Earlier this week, General Motors came out strong against a proposed $15 million settlement for thousands of claims related to the automaker’s ignition switch scandal, a weird scenario that pitted GM against “Old” GM. After duking it out in court, the settlement’s off the table, according to Bloomberg, meaning GM…
Here’s a story that sounds very 2017 for you: General Motors is set to fight General Motors in court. To the untrained eye, that may seem strange, but the scenario is a byproduct of the automaker’s bankruptcy nearly a decade ago, and GM’s deadly ignition switch scandal that later followed, leaving almost 125 people…
Good morning! Welcome to The Morning Shift, your roundup of the auto news you crave, all in one place every weekday morning. Here are some auto stories that are fun and happy and uplifting in these dark days.
General Motors has won its third of six “bellwether” cases, with a Texas jury finding that there wasn’t enough evidence to prove a recalled faulty ignition switch caused the death of a driver involved in a crash with a Saturn Sky in 2011.
In 2011, Zachary Stevens crashed his 2007 Saturn Sky into another car, killing its driver. Now Stevens is suing GM, but the automaker says the key he claims to have been using didn’t even belong to the car, so they want the judge to toss out the case, Automotive News reports.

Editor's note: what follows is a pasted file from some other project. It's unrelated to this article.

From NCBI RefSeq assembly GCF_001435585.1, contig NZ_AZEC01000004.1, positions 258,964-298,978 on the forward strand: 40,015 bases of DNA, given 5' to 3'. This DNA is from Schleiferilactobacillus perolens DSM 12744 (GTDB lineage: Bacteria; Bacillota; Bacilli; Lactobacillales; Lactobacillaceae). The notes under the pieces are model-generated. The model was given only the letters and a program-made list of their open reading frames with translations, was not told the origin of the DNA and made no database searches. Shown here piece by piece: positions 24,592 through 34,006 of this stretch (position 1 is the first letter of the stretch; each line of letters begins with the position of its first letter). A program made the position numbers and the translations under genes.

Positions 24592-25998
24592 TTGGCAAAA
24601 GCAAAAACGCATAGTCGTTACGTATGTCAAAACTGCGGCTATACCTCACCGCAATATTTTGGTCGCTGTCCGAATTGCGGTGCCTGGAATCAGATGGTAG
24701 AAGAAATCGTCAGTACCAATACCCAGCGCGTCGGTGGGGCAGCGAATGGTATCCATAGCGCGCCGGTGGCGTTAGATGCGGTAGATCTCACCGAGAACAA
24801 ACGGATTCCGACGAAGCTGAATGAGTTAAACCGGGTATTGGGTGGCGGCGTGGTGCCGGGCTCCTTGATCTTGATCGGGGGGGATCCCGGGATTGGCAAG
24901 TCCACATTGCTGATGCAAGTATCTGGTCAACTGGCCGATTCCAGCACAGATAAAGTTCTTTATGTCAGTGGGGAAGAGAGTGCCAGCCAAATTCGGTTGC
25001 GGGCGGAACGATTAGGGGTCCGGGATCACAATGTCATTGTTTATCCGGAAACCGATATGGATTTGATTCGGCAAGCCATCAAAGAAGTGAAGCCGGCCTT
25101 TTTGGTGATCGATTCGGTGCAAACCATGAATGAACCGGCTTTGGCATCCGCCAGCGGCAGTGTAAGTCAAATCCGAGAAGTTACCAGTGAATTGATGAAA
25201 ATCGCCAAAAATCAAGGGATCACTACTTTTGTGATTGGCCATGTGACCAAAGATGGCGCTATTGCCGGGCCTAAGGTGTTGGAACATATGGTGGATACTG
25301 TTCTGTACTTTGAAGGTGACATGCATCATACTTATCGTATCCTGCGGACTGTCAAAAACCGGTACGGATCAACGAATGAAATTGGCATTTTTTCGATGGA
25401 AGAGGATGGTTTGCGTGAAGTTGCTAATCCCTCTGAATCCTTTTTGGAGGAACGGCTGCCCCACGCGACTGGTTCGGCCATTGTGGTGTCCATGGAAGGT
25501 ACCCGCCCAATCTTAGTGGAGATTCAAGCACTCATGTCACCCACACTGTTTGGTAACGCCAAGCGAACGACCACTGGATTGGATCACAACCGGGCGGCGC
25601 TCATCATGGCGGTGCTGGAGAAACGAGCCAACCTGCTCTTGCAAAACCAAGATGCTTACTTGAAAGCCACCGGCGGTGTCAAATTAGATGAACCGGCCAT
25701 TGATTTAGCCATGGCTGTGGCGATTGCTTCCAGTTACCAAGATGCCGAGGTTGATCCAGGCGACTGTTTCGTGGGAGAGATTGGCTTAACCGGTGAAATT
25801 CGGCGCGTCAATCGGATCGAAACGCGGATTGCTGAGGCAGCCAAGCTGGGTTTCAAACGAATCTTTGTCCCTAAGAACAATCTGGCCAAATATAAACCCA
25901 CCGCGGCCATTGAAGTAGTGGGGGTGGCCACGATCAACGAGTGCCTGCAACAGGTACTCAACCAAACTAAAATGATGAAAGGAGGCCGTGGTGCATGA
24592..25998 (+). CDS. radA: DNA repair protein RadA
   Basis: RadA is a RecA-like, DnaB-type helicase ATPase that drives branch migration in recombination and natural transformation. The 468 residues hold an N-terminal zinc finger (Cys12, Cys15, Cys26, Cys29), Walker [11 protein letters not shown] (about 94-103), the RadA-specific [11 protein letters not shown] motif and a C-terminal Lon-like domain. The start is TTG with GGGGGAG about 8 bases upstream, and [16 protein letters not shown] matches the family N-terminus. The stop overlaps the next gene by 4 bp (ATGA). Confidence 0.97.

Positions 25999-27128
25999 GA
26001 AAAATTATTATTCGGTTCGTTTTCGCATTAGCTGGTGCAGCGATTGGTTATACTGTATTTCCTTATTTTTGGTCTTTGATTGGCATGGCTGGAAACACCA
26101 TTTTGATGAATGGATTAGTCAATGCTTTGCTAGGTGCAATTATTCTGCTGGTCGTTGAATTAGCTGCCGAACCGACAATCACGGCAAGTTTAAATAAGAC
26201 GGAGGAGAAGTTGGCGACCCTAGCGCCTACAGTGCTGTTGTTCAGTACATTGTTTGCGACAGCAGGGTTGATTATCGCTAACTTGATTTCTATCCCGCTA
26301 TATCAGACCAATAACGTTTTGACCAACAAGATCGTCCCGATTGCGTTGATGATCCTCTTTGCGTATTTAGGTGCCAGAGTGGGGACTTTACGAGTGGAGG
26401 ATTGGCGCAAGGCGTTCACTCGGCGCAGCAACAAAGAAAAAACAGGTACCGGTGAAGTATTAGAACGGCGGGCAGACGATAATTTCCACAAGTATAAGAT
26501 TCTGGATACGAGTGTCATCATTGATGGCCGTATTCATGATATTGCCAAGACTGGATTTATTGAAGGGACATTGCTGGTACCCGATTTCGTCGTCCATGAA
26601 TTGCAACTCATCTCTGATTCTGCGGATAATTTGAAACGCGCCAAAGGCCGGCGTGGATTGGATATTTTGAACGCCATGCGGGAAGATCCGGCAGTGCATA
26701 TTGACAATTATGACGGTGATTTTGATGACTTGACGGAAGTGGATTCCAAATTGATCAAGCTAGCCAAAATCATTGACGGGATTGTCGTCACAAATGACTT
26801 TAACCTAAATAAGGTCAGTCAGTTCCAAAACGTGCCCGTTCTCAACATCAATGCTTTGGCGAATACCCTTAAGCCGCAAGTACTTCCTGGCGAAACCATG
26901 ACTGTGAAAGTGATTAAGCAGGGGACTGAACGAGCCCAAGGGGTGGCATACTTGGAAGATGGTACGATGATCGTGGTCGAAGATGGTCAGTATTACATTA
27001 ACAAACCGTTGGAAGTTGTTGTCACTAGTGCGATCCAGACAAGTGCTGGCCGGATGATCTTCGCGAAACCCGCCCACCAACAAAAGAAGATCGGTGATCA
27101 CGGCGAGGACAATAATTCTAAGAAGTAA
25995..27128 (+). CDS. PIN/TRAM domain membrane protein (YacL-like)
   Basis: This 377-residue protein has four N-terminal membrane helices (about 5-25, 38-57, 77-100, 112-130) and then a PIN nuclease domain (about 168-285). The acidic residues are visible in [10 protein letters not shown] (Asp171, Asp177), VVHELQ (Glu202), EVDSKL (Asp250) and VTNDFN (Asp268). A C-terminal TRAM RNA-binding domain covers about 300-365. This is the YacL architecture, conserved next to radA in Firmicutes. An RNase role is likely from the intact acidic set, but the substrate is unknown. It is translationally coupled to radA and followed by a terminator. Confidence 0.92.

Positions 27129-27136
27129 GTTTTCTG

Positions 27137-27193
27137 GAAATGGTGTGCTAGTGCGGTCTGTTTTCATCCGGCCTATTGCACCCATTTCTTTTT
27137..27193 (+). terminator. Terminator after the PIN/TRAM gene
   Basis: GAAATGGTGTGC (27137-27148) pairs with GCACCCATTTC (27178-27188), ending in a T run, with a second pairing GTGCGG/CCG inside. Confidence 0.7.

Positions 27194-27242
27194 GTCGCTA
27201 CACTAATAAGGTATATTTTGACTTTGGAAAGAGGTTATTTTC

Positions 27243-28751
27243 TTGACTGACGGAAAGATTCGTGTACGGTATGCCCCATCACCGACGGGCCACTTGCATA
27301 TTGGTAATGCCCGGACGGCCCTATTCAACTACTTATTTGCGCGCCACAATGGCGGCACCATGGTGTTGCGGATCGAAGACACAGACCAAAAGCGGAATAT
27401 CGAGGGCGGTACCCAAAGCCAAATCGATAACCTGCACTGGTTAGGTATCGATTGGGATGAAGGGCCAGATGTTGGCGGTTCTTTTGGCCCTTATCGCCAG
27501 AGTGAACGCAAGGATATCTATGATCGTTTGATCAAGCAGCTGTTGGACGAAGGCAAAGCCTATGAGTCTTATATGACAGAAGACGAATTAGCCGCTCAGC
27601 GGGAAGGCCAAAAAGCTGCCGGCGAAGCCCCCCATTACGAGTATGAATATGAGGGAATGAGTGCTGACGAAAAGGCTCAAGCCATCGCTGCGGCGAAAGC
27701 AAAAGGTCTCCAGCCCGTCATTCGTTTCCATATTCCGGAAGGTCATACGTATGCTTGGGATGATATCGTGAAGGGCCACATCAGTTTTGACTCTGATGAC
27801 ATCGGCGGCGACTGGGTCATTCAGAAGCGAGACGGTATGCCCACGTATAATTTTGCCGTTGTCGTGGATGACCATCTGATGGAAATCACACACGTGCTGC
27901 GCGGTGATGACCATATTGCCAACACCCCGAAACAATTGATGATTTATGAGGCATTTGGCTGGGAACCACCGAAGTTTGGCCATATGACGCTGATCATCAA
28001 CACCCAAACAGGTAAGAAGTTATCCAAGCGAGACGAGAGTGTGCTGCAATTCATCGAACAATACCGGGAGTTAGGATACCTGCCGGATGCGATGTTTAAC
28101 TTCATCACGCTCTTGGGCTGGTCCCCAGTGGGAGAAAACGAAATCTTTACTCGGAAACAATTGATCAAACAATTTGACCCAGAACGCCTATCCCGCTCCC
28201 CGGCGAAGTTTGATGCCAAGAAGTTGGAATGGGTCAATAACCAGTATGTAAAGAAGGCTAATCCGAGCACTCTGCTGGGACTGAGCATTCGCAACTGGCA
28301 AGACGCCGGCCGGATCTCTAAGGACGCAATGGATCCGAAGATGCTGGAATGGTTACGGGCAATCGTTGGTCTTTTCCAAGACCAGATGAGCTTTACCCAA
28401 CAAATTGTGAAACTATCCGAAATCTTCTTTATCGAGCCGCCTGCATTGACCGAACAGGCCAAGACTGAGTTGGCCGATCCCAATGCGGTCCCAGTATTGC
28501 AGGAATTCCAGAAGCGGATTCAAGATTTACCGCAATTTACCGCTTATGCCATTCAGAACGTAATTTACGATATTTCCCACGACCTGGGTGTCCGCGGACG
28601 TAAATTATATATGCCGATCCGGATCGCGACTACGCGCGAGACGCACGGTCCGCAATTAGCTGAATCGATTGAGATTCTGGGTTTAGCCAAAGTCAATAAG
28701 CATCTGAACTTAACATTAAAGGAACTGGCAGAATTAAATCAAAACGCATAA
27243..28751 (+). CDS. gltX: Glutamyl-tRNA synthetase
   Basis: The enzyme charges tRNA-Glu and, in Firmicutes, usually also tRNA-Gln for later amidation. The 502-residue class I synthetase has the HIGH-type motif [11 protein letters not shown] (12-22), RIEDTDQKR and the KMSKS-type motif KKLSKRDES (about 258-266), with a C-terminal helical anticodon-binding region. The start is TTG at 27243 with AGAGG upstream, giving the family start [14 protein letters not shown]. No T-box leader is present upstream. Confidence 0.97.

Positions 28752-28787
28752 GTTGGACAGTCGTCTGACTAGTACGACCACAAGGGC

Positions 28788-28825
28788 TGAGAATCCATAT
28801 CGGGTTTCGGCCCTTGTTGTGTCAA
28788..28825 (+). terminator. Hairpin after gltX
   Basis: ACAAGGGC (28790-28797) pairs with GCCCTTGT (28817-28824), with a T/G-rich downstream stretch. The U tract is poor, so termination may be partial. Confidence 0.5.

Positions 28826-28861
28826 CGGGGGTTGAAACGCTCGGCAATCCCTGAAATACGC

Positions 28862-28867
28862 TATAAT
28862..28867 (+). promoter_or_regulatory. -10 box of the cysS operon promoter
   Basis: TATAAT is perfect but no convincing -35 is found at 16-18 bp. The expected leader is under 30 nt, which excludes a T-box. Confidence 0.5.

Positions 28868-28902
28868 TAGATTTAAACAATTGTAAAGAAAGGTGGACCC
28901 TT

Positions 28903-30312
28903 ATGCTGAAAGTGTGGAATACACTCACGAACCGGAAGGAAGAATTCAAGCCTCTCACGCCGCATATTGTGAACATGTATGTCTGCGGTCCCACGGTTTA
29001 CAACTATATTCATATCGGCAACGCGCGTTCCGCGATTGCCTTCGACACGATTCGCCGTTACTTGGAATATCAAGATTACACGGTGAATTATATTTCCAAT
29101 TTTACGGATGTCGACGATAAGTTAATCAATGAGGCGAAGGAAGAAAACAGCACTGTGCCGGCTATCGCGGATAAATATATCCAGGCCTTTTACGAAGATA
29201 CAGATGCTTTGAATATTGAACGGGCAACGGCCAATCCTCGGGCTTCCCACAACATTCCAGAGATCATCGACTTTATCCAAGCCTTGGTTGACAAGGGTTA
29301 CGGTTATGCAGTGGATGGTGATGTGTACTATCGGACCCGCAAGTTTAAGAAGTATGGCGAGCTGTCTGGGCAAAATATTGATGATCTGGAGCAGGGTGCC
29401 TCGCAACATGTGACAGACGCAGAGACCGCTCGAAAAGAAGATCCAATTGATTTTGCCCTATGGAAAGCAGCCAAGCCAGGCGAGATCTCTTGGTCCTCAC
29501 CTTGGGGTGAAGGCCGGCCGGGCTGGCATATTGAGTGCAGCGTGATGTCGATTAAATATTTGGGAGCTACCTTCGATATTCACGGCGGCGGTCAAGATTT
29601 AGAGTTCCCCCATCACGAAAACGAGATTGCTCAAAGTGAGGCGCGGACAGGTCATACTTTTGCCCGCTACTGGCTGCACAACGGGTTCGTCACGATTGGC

Dionne Spain crashed a Saturn on the New Orleans bridge a few years ago, so she sued General Motors, claiming the wreck was the fault of The General’s faulty ignition switches. This week, in the second of six important “bellwether” cases, a New York City jury disagreed.
General Motors may have paid a $900 million fine to settle the deadly ignition switch case with the feds, but it still faces a barrage of lawsuits from survivors and their families. The first such case, currently being tried in Manhattan, has just encountered a huge plot twist full of fraud allegations.
General Motors is going to pay a $900 million fine and be criminally charged for hiding a defect from regulators in order to end a federal investigation, according to sources who spoke Reuters. That’s less than the $1.2 billion Toyota paid, but it’s still a massive fine.